The Joys of Tennessee Whiskey

by Ziggy on September 28, 2011



Tennessee Whiskey is bourbon that has been filtered through a 10 foot thick bed of maple charcoal. The process takes quite a while (we’re talking a few days from the time the first drop makes it way the whole way through).

Drinkers of Tennessee Whiskey will notice that it’s quite a bit smoother than bourbon of equal proof. This process is known as ‘charcoal mellowing’. The extra time it takes to craft a fine Tennessee Whiskey is totally worth it in my opinion. The difference can be noticed when comparing a bottle of regular black label Jack Daniel’s with a bottle of Gentleman Jack, which is charcoal mellowed twice. This is the only difference between Gentleman Jack and regular Jack Daniel’s. Now I’m a fan of a good bourbon as well, but even the most expensive bourbon’s don’t taste quite as good to me as a Tennessee Whiskey. I’m not a huge fan of the alcohol burn in any distilled spirit, and filtering it through charcoal definitely mellows the burn quite a bit.

Everyone and their brother has heard of Jack Daniel’s Tennessee Whiskey. But have you heard of George Dickel’s Tennessee Whisky? There are only two types of Tennessee Whiskey in commercial production today, Jack and Mr. Dickel himself. George Dickel is currently available in 4 varieties: regular #8 black label, #12 white label, Cascade Hollow red label and Barrel Select. The #8 black label is the standard variety, the #12 white label is the same basic recipe only aged longer, bringing more oak flavor and a deeper color. Both of these varieties are blended from multiple barrels of whisky located in the lower levels of the barrel house.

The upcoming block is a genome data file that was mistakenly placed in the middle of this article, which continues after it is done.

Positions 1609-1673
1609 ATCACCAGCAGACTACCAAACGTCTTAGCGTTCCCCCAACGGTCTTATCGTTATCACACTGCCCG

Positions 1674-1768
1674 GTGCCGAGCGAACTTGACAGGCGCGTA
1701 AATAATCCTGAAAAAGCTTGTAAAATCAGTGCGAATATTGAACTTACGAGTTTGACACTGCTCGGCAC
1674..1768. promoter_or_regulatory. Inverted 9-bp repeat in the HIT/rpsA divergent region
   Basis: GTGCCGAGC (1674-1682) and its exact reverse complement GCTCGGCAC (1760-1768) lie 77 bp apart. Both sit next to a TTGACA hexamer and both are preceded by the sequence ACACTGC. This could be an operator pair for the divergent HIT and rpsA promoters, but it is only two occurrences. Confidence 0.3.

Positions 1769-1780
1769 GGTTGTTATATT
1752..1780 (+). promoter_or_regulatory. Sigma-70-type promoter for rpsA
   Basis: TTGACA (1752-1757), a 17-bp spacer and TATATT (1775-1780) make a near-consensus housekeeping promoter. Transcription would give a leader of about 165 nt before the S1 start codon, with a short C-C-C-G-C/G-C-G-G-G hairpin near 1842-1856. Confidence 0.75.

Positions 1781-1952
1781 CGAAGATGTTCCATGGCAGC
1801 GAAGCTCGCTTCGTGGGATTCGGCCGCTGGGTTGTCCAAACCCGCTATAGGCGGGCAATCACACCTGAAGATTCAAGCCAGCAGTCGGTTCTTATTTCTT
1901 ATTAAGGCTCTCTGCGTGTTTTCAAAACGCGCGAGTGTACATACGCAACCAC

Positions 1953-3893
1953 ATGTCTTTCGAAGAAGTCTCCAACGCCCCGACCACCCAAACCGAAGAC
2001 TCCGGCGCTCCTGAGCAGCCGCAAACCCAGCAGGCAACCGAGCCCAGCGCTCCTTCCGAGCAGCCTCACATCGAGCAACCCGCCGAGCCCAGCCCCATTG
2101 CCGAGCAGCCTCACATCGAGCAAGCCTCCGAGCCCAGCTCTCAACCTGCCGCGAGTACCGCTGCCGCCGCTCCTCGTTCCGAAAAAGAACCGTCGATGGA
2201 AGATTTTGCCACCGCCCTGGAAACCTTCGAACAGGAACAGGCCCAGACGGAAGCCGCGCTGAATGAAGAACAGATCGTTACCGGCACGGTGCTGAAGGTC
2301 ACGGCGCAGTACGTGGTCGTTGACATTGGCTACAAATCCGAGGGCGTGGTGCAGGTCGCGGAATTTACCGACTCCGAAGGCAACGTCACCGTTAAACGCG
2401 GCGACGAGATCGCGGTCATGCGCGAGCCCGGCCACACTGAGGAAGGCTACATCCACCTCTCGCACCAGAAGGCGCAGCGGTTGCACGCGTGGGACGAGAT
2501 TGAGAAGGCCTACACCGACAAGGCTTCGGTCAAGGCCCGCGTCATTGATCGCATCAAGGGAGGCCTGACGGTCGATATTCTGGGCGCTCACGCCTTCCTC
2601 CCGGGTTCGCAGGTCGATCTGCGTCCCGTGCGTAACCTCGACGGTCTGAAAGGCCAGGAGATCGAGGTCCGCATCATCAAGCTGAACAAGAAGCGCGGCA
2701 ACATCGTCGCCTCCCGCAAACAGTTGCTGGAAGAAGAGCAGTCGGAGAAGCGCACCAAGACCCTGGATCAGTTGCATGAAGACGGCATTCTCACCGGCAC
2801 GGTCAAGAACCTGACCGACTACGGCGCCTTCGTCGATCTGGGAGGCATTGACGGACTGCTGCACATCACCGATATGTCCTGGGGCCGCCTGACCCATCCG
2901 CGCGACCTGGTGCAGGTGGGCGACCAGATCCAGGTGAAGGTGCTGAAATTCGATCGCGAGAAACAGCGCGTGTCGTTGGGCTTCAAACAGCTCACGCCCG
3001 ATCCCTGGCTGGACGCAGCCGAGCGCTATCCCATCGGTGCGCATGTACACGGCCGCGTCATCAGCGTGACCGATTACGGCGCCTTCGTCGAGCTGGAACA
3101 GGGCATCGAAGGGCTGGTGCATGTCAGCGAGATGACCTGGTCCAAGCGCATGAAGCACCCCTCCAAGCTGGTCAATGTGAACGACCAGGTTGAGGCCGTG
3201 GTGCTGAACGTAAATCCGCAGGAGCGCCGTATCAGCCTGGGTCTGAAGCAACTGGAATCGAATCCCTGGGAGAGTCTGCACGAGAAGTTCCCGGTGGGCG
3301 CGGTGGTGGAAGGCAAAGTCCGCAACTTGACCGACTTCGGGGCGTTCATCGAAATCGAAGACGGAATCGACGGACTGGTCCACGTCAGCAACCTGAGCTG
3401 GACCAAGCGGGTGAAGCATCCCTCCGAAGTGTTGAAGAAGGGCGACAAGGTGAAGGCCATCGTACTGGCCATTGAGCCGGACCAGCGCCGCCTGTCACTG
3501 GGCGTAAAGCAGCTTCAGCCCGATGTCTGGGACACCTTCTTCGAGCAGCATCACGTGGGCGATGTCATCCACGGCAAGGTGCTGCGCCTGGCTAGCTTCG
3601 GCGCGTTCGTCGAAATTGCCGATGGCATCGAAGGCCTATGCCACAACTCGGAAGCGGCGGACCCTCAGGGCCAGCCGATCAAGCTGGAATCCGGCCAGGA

The Barrel Select is aged the longest, between 8-10 years and is bottled from a single barrel rather than multiple barrels. The barrels for barrel select are stored at the top of the barrel house which subjects them to a greater range of temperature variation. In a basic sense, this means that the barrels stored at the top of the barrel house are infused with more flavor than the barrels at the bottom. It’s important to note that all whisky is clear until it’s aged in charred oak barrels. You can buy whiskey or bourbon straight from the still but it is an entirely different product than that which is aged in a charred barrel, even though it’s distilled from the same ingredients.

I am not currently aware of what makes the red label Cascade Hollow variety different from the rest, but rest assured I will find out soon enough. It’s also important to note that while Jack Daniel’s spells their whiskey ending with an ‘ey’, George Dickel has kept to spelling their whisky without the ‘e’. When the recipe for whisky was brought to the United States from Scotland, Mr. Dickel decided to keep it spelled as is, while Mr. Daniels decided to Americanize it and add an ‘e’.

No matter how you spell it, I prefer a Tennessee Whisky (or Whiskey), to any bourbon or scotch in existence. There are some fine bourbons, as well as fine scotch products in production today. Standard varieties of Johnnie Walker cost in excess of $200.00, while crazy rare bottles are over $1,000.00. A scotch connoisseur will state these inflated prices as reason enough why their product is better than the American made Tennessee Whiskey or Whisky. I would like to point out that any Tennessee Whiskey is aged in an oak barrel that is used only one time. Rather than waste these barrels, both George Dickel and Jack Daniel’s both ship their oak barrels that have been used only once overseas. And guess where they are shipped to? The Johnnie Walker distillery in Scotland.

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